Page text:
2 Answers | Add Yours
What an excellent question! Mary Shelley created her novel as a response to a contest...several well-known contemporary writers were together and forced inside due to poor weather, and they "dared" one another to create a ghost story. Frankenstein was the result of that dare, as much as the result of all the conversations Mary Shelley had been present to hear regarding the scientific advancements of the age, Darwin's experiments on the Galapagos Islands, survival of the fittest, and man's moral responsibilities. It was also a result of her own abandonment issues and how she learned about her own dear mother who died shortly after Mary was born. Mary Shelley learned about her mother through reading her mother's writings.
Because of this, and knowing her definition of unconditional love as Caroline Beaufort and Elizabeth lived and shared it, Mary Shelley did not create a "hideous progeny" but a lesson for all of us to learn. Even today people abandon their children or abort them rather than take responsiblity for their actions. Mary Shelley is sharing with us the lesson we should all take seriously to heart: think before you create. Be ready to love and care for your child regardless of the consequences.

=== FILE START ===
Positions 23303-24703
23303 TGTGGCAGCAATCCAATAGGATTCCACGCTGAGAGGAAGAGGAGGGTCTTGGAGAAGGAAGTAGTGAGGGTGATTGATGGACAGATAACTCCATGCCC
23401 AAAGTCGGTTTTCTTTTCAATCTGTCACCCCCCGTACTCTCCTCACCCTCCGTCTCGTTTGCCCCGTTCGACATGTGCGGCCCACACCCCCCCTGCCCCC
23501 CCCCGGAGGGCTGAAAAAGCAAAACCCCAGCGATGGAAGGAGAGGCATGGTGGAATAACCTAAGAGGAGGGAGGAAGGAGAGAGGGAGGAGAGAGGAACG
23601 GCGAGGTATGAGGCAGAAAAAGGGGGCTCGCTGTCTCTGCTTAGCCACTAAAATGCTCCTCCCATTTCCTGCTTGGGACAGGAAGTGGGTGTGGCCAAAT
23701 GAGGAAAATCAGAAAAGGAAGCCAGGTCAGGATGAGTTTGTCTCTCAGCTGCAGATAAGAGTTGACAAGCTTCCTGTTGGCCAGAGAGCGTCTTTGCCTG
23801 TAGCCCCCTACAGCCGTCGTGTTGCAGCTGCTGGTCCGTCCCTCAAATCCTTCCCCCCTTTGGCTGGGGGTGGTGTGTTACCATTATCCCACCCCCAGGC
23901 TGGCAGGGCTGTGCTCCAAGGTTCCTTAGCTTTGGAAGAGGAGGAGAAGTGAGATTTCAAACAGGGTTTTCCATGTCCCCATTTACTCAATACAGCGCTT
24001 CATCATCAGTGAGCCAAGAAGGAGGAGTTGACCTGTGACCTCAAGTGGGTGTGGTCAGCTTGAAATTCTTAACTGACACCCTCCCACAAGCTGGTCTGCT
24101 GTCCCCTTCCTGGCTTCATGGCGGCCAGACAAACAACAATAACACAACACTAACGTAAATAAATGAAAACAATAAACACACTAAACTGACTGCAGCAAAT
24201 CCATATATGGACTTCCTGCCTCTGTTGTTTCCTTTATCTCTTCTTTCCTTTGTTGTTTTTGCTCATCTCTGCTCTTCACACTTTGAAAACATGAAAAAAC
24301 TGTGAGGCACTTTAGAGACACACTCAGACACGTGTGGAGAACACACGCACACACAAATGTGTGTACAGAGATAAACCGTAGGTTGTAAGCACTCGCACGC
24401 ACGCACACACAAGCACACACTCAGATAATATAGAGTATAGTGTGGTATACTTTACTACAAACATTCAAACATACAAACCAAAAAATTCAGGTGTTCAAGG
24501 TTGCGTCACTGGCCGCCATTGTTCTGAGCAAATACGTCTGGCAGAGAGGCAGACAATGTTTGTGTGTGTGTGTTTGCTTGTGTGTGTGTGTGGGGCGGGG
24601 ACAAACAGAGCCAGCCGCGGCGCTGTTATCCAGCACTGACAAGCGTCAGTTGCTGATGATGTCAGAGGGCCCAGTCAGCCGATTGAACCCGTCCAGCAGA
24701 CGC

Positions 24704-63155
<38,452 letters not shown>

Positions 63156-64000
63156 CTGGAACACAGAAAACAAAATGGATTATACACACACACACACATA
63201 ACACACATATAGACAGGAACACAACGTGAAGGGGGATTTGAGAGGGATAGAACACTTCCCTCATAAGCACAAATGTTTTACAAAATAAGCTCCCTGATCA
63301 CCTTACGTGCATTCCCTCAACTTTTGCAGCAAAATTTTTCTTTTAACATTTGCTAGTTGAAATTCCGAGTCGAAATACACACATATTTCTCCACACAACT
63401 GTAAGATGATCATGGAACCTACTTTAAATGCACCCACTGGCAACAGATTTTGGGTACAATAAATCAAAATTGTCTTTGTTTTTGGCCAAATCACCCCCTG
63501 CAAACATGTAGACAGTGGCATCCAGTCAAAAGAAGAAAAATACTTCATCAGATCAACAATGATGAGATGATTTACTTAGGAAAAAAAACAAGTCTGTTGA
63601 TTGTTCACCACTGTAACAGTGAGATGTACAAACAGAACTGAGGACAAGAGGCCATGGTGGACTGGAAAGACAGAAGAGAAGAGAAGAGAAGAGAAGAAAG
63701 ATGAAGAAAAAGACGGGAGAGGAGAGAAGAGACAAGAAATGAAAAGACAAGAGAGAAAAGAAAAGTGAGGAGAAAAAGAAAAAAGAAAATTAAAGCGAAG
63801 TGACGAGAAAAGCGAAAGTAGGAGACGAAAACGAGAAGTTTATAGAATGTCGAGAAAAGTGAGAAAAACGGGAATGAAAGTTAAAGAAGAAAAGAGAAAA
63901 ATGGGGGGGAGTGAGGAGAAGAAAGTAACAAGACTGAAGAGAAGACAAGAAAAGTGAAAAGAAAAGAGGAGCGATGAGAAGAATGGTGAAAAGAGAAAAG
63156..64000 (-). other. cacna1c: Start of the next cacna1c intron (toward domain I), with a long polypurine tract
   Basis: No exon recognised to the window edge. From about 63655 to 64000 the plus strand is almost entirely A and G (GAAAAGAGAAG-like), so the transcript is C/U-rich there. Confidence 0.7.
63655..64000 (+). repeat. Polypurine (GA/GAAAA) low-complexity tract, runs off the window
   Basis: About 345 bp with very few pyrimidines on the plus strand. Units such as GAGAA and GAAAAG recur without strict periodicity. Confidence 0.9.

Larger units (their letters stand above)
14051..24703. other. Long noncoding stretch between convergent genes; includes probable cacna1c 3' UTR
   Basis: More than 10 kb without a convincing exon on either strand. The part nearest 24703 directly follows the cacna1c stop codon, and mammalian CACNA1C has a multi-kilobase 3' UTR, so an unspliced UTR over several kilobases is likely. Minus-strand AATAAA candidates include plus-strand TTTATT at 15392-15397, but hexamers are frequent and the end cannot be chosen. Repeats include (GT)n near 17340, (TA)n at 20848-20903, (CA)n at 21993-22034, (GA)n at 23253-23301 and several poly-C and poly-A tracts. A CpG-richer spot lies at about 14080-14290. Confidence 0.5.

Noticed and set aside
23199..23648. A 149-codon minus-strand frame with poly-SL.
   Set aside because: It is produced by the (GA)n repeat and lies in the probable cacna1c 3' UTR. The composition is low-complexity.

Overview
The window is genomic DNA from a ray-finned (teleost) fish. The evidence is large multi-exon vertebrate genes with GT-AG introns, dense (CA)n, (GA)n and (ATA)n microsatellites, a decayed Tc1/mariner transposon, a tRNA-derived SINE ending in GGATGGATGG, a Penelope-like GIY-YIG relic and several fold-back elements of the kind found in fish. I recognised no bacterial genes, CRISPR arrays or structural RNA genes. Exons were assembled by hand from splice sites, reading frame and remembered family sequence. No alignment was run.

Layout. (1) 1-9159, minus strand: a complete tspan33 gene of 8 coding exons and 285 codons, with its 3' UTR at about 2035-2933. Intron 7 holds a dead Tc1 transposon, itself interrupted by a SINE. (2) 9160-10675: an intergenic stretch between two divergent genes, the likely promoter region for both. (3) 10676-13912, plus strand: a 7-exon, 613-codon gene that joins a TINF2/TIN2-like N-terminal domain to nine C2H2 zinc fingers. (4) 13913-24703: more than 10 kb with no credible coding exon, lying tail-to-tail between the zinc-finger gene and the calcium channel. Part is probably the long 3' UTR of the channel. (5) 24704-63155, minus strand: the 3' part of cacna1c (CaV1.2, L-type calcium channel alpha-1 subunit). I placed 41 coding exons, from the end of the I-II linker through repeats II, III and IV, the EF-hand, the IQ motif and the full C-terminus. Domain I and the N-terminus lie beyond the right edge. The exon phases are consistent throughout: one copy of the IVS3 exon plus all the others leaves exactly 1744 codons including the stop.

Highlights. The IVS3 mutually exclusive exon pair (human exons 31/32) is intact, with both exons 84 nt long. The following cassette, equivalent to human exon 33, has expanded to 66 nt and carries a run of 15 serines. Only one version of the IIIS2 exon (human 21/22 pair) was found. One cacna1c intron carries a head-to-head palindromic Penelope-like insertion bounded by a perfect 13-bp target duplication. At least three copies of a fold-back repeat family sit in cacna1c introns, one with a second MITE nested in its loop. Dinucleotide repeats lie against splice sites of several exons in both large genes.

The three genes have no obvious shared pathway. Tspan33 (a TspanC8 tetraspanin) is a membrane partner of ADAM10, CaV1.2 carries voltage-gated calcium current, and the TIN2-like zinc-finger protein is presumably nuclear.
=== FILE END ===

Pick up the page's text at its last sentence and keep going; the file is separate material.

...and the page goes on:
While it is called a "hideous progeny," I think that Shelley has a different approach to her novel than Victor to his creation. I don't see her as abandoning it with the zeal and intensity that Victor did to his creation. When confronted with the physical horror and psychological terror of his creation, Victor flees, seeking to forget. I feel that Mary Shelley understood the power of the work. She grasped that it was an indictment of both Romanticism, her husband's belief system, and the Enlightenment era, her father's belief system. It might in this domain that the work was seen as a "hideous progeny," in that it rejected both dominant intellectual currents of the time. Yet, I think that Shelley understood this and did not shrink from it as Victor recoiled from his own responsibilities and duties.
We’ve answered 319,864 questions. We can answer yours, too.Ask a question